- Netflix’s Basic with Ads will launch in Canada, Mexico on November 1
- Netflix has not announced any new ad-supported plans for India yet
- The new plan will launch in the US on November 3
Are you fond of movies? What are your views on Netflix? Are you one of its subscribers?
Netflix has acquired a unique status throughout the world and is the leading online streaming platform that is arguably the most popular of all others. As an OTT platform, it showcases various movies of diverse genres from all leading film industries in the world.
American Cinema and Indian Cinema are the two biggest film industries on the planet but it is due to platforms like Netflix, Amazon Prime, Hulu and other OTT platforms exposed people to the many great movies of the other film industries as well.
Netflix has been a leading player in the OTT stratosphere for a long time and a big reason is because it comes out with many new updates that cater to the likes and sentiments of its subscribers.
It plans on releasing its new Basic with Ads Plan beginning November 2022, which is an ad-supported plan that the streaming platform will launch in 12 different countries like Brazil, Canada, France, Germany, Australia, Japan, Italy, Korea, Mexico, Spain, UK, and US.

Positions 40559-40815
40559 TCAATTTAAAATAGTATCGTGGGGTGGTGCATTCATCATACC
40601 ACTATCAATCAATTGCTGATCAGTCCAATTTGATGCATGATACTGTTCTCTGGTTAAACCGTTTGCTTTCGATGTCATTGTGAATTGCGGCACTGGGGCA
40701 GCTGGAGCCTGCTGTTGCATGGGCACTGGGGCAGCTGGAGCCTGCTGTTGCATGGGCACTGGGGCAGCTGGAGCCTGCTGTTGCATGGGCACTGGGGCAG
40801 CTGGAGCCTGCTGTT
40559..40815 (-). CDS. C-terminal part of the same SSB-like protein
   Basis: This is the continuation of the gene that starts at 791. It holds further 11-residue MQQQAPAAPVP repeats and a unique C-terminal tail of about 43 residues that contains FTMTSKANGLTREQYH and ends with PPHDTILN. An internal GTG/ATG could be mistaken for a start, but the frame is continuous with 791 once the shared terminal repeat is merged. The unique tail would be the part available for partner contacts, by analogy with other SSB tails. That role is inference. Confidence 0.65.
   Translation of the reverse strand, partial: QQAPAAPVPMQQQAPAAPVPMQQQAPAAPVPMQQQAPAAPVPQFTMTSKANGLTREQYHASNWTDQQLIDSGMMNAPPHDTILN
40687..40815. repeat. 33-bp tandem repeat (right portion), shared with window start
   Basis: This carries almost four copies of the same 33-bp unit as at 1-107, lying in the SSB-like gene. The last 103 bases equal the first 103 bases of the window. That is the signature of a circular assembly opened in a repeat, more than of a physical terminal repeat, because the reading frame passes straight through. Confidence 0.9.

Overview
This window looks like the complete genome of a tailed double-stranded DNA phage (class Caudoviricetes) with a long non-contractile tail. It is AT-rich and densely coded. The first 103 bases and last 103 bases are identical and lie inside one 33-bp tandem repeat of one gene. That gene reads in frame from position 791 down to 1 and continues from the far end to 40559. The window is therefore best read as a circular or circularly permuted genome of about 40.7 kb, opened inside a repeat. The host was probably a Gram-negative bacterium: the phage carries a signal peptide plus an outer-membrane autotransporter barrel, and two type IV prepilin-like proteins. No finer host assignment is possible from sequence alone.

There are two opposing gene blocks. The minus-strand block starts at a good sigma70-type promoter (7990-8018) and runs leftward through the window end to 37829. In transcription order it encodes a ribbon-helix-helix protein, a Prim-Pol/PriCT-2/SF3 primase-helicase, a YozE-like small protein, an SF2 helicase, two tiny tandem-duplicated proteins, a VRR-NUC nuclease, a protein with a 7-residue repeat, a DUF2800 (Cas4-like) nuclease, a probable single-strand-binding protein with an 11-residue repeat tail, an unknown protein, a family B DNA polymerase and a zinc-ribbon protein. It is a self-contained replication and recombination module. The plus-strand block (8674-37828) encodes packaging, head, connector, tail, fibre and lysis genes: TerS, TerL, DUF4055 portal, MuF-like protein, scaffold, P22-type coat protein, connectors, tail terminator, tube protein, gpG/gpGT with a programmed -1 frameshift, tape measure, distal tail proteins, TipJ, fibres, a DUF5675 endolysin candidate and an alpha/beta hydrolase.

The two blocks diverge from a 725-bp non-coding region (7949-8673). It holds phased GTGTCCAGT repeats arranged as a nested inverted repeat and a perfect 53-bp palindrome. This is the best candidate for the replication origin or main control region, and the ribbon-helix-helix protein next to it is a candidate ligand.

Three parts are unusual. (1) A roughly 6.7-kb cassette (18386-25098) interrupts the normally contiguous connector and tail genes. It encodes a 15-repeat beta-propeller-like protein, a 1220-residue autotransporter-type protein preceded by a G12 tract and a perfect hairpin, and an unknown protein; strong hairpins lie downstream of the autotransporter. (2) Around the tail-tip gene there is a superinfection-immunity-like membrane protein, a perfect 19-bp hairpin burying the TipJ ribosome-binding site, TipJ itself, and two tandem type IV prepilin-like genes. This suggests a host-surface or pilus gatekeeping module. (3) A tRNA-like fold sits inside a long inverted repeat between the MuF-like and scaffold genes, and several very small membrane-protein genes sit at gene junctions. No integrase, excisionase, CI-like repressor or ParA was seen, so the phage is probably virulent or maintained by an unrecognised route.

Basic with Ads Plan will first come out in US at the price of $6.99 on November 3, 2022, while its neighbours, Canada and Mexico, will get it two days early on November 1 while Netflix has not yet revealed its plans to launch it in India or other countries.
The new ad plan will be similar to the basic plan of the company with discernible differences. Basic with Ads Plan will provide personalized user experience, content, etc. where users will be allowed to change or cancel the plan at any time of their choice, which is similar to the Basic subscription offer.
The good news is that Netflix will also come up with the HD viewing experience for both Basic and Basic with Ads plan from November 2022, where subscribers will get an average of 4 to 5 minutes of ads per hour, while there are licensing restrictions for TV shows and movies.